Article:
Date of Award
Open Access Thesis
Cardiovascular diseases are known to be one of the major causes of death around the world. One of the major causes of cardiovascular disease is arterial malfunction. Arteries malfunction when they experience chronic perturbations in their local environment above normal levels. Hence, we developed a bioreactor system in order to study the effect of chronic changes in the arterial global parameters (axial force, luminal pressure, and flow rate) on the behavior of local parameters (circumferential stress, axial stress, and flow induced shear stress). The bioreactor system was designed to (i) perform biaxial mechanical testing, (ii) incorporate, for the first time, the outer pressure as a fourth global parameter, (iii) independently control flow rate, transmural pressure (inner pressure minus outer pressure), and axial force, (iv) continuously monitor the change in arterial geometry, and (v) automatically reach/maintain constant level of user defined target values for mean axial and circumferential stress. The bioreactor system was capable of performing inflation Extension tests at axial stretch ratios of 1.2, 1.4, and 1.6 for a porcine renal artery at a pressure range from 10 to 180 mmHg. The bioreactor system was also capable of achieving target values of circumferential stress (5, 10, 15, and 20 kPa) with a tolerance of 10% at a constant level of axial stress (100 kPa) and vice versa; 60, 100, 140, and 180 kPa axial stress at constant circumferential stress of 5 kPa. A 95% Confidence Level was used to remove outliers form the collected data points.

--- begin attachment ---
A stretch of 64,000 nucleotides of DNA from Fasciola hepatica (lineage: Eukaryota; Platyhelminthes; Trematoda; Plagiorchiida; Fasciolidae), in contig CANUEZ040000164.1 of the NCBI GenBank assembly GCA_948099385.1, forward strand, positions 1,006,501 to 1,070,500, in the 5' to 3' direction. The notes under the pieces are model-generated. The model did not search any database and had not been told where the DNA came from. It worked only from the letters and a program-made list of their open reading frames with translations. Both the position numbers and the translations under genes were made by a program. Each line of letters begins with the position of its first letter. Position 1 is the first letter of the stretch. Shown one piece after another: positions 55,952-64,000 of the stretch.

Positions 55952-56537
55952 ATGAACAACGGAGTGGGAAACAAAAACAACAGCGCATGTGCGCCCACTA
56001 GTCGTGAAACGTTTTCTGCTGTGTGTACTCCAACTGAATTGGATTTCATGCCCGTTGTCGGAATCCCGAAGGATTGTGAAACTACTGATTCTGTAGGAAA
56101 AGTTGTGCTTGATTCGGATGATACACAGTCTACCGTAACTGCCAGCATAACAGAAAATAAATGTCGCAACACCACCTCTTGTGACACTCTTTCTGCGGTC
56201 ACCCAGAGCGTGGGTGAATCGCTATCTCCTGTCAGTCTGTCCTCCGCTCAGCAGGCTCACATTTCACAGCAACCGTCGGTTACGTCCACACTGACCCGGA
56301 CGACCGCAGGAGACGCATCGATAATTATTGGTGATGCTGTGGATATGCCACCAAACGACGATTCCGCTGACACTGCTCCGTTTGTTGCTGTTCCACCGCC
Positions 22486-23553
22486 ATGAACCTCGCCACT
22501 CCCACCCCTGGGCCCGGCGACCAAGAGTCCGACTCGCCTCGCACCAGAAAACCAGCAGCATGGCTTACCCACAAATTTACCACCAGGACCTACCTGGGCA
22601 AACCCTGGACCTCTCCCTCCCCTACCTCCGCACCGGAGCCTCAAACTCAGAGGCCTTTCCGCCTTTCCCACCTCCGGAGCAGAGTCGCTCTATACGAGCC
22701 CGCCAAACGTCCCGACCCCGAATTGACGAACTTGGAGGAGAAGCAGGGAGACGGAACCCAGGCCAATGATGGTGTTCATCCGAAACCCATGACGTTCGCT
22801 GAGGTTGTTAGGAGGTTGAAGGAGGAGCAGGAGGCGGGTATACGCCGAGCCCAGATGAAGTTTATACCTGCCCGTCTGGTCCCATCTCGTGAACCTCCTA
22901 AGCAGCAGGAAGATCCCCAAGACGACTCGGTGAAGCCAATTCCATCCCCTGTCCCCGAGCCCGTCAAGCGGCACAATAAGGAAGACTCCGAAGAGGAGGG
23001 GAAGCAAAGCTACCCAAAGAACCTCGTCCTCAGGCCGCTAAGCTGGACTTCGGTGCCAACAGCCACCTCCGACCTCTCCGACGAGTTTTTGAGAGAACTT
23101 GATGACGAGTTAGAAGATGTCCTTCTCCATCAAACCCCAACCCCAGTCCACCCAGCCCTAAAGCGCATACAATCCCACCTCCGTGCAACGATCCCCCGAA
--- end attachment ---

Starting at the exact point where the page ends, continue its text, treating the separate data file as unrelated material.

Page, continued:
Marcous, S.(2014). Developing a Bioreactor for Biaxial Mechanical Testing and Conditioning of Vascular Tissue. (Master's thesis). Retrieved from http://scholarcommons.sc.edu/etd/2834